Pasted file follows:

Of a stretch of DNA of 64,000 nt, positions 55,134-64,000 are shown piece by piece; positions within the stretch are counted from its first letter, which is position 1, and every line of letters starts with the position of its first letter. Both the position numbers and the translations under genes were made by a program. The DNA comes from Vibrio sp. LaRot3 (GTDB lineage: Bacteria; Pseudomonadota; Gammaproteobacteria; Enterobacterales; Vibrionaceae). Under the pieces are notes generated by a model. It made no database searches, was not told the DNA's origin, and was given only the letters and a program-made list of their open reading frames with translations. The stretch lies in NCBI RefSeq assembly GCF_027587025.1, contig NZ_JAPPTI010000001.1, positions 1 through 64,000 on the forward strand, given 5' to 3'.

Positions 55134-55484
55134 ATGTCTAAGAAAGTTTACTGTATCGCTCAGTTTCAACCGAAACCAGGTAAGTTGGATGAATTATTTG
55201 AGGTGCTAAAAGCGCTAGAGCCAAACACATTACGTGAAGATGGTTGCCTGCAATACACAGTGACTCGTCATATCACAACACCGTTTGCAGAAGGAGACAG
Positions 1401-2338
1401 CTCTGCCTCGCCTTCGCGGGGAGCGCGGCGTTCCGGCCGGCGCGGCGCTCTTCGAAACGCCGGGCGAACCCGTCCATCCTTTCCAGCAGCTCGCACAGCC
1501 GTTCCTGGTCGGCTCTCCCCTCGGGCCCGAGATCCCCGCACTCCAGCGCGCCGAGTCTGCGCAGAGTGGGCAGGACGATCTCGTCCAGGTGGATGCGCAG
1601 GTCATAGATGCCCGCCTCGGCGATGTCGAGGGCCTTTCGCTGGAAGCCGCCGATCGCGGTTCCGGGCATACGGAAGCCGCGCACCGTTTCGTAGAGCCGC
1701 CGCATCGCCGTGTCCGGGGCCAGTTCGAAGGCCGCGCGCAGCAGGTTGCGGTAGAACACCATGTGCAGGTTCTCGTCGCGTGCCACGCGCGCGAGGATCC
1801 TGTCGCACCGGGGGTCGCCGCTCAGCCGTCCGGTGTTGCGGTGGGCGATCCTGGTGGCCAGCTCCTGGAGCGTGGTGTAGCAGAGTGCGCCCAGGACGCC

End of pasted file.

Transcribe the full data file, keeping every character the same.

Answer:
Of a stretch of DNA of 64,000 nt, positions 55,134-64,000 are shown piece by piece; positions within the stretch are counted from its first letter, which is position 1, and every line of letters starts with the position of its first letter. Both the position numbers and the translations under genes were made by a program. The DNA comes from Vibrio sp. LaRot3 (GTDB lineage: Bacteria; Pseudomonadota; Gammaproteobacteria; Enterobacterales; Vibrionaceae). Under the pieces are notes generated by a model. It made no database searches, was not told the DNA's origin, and was given only the letters and a program-made list of their open reading frames with translations. The stretch lies in NCBI RefSeq assembly GCF_027587025.1, contig NZ_JAPPTI010000001.1, positions 1 through 64,000 on the forward strand, given 5' to 3'.

Positions 55134-55484
55134 ATGTCTAAGAAAGTTTACTGTATCGCTCAGTTTCAACCGAAACCAGGTAAGTTGGATGAATTATTTG
55201 AGGTGCTAAAAGCGCTAGAGCCAAACACATTACGTGAAGATGGTTGCCTGCAATACACAGTGACTCGTCATATCACAACACCGTTTGCAGAAGGAGACAG
Positions 1401-2338
1401 CTCTGCCTCGCCTTCGCGGGGAGCGCGGCGTTCCGGCCGGCGCGGCGCTCTTCGAAACGCCGGGCGAACCCGTCCATCCTTTCCAGCAGCTCGCACAGCC
1501 GTTCCTGGTCGGCTCTCCCCTCGGGCCCGAGATCCCCGCACTCCAGCGCGCCGAGTCTGCGCAGAGTGGGCAGGACGATCTCGTCCAGGTGGATGCGCAG
1601 GTCATAGATGCCCGCCTCGGCGATGTCGAGGGCCTTTCGCTGGAAGCCGCCGATCGCGGTTCCGGGCATACGGAAGCCGCGCACCGTTTCGTAGAGCCGC
1701 CGCATCGCCGTGTCCGGGGCCAGTTCGAAGGCCGCGCGCAGCAGGTTGCGGTAGAACACCATGTGCAGGTTCTCGTCGCGTGCCACGCGCGCGAGGATCC
1801 TGTCGCACCGGGGGTCGCCGCTCAGCCGTCCGGTGTTGCGGTGGGCGATCCTGGTGGCCAGCTCCTGGAGCGTGGTGTAGCAGAGTGCGCCCAGGACGCC